DEDUCTIONS FOR WORKMAN'S COMPENSATION AWARDS FROM DISABILITY ALLOWANCES UNDER THE STATE EMPLOYEES' RETIREMENT ACT
Awards received under the Workman's Compensation Act because of the dependents of an injured workman must be deducted from allowances paid under the State Employees' Retirement Act, but payments made for partial disability should not be deducted.
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November 2, 1951
Mr. Samuel P. Totten
State Employees' Retirement System
215 East 5th Avenue
Olympia, Washington Cite as: AGO 51-53 No. 162
We wish to acknowledge your letter of September 18, 1951, in which you request our opinion as to what deductions for workman's compensation awards should be made from the allowances payable for disability awards under the State Employees' Retirement Act. Your questions are as follows:
1. Should a deduction be made for the amount that is added to a member's workman's compensation award because of his wife?
2. Should a deduction be made for the amount that is added to a member's workman's compensation award because of his minor children or other dependents?
3. Should a deduction be made for the workman's compensation award that is paid to a member for permanent partial disability?
It is our conclusion that the first two questions should be answered in the affirmative and the third one in the negative.
[[Orig. Op. Page 2]]
Benefits payable under the State Employees' Retirement Act for duty or non-duty [[nonduty]]disabilities are determined by the member's average final compensation subject to a certain maximum which is dependent upon whether the allowance is for a duty disability or a non-duty [[nonduty]]disability. Payments made under the Workman's Compensation Act are not based on salary, but may vary according to whether or not the injured workman is married and the number of minor children or dependents. The amount of the payment is fixed by statute.
RCW 41.40.300 of the State Employees' Retirement Law, as derived from section 21, chapter 240, Laws of 1949, provides as follows:
"Any amounts which may be paid or payable under the provisions of any workman's compensation or pension or similar law or act for any disability shall be offset against and payable in lieu of any benefits payable from funds provided by the employer under the provisions of this Act on account of the same disability."
The previous law pertaining to benefits offset by workman's compensation or similar benefits, section 31, chapter 274, Laws of 1947, provided that payments payable to dependents of an injured workman were deductible. It is to be noticed that this provision has been deleted from the present law. However, payments as such before death of the workman were not payable to the dependents of an injured workman, but to the injured workman himself. Upon the death of a member of the State Employees' Retirement System his disability benefits are terminated. Under the Workman's Compensation Act the widow and minor children of a deceased workman still have certain rights to benefits. In view of this situation, the deleted provision could be considered surplusage and its deletion has no effect on the present law.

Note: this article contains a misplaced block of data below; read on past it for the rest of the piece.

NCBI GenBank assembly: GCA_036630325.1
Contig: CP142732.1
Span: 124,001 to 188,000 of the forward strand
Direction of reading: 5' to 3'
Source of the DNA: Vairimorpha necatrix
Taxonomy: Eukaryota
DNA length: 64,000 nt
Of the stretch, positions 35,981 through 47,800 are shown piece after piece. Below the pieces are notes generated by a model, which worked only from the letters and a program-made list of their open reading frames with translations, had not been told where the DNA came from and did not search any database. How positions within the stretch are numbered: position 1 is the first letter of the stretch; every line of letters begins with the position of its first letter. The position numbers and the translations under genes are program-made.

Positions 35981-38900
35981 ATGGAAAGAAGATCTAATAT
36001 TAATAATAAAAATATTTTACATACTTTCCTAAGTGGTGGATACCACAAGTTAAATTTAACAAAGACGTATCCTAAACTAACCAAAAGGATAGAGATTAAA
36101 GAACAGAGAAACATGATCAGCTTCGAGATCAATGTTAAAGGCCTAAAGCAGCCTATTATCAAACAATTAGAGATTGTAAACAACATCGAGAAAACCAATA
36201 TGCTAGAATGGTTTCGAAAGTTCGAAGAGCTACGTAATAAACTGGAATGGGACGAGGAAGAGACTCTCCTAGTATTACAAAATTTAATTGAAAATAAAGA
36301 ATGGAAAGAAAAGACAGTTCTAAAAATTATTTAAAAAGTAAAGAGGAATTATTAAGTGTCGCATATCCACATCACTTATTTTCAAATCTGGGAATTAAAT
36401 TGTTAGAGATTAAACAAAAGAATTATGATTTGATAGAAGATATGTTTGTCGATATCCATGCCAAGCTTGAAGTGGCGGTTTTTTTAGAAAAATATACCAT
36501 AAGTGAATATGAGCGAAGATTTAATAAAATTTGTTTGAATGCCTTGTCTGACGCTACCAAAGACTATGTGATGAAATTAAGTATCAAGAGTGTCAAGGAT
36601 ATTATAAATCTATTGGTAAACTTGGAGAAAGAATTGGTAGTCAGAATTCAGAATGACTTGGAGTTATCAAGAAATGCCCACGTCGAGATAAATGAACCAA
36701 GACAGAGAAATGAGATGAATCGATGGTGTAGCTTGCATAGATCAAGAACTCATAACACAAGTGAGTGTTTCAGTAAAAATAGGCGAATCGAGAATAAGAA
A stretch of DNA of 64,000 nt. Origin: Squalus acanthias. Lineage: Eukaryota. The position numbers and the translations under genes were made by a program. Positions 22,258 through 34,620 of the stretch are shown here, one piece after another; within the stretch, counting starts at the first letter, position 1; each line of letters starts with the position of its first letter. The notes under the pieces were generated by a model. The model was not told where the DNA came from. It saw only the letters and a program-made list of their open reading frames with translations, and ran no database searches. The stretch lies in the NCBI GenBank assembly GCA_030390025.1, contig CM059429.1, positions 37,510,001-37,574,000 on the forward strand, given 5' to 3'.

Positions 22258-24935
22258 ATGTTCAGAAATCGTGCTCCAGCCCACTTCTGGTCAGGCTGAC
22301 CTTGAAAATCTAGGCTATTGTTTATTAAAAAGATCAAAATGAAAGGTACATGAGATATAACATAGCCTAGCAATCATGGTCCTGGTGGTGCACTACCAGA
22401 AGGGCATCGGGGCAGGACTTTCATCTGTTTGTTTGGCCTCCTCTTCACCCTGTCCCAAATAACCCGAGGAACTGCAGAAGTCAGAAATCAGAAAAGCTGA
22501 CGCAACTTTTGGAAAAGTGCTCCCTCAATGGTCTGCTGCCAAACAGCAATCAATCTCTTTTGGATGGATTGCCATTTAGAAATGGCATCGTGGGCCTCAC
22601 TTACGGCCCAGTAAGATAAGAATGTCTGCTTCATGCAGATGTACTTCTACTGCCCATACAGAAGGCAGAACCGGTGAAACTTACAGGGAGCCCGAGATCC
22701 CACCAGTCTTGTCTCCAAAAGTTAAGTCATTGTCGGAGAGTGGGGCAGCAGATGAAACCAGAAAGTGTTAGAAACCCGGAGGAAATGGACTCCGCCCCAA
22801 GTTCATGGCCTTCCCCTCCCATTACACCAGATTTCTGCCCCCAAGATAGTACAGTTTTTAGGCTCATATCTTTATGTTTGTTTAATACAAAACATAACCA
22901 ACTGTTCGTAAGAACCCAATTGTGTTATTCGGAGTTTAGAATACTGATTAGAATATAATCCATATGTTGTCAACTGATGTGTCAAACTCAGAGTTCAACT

As stated above, the amount of a duty or non-duty [[nonduty]]disability allowance is not changed by the fact that the member had a wife or other dependents and the only question involved here is who makes the payments, rather than the amounts of the payments. Payments received under the Workman's Compensation Act are generally for time loss or pensions which means temporary total disability or permanent total disability. They are in the nature of compensation to make up for the loss of earnings and salary and in that respect the benefits payable under the State Employees' Retirement Act are similar. These benefits help take the place of one's salary while the person [[Orig. Op. Page 3]] is disabled and under no circumstances can they be in excess of the allowed percentage of one's average final compensation, as set forth in RCW 41.40.220 and RCW 41.40.250.
The legislature having provided that workman's compensation benefits are deductible evidently recognized that benefits could be received under both Acts, but didn't intend to make the recovery accumulative. It is our opinion that it makes no difference whether the payments are for the injured workman, his wife or dependents because they are all payable to the injured workman and must be considered as a proper offset from the disability allowance under the State Employees' Retirement Act.
The question of whether or not a deduction should be made for the payment of a permanent partial disability award presents a different problem. This is not a payment for time loss or a pension, but for the loss of use of a limb or part of the body. It has no relation to whether a person is married or has dependents and is not determined by the amount of salary or income lost during the period of disability. It is calculated by determining the percentage of permanent disability to a workman's body and applying the percentage to the compensation schedule of the Workman's Compensation Act.
We find no particular precedent on this question, but an investigation of the procedure followed by the State Patrol, which has a similar provision in its retirement law, discloses that no deduction is made for permanent partial disability. It is our opinion that this procedure is proper and should be followed when benefits are paid under the State Employees' Retirement Act.
Very truly yours,
PHIL H. GALLAGHER
Assistant Attorney General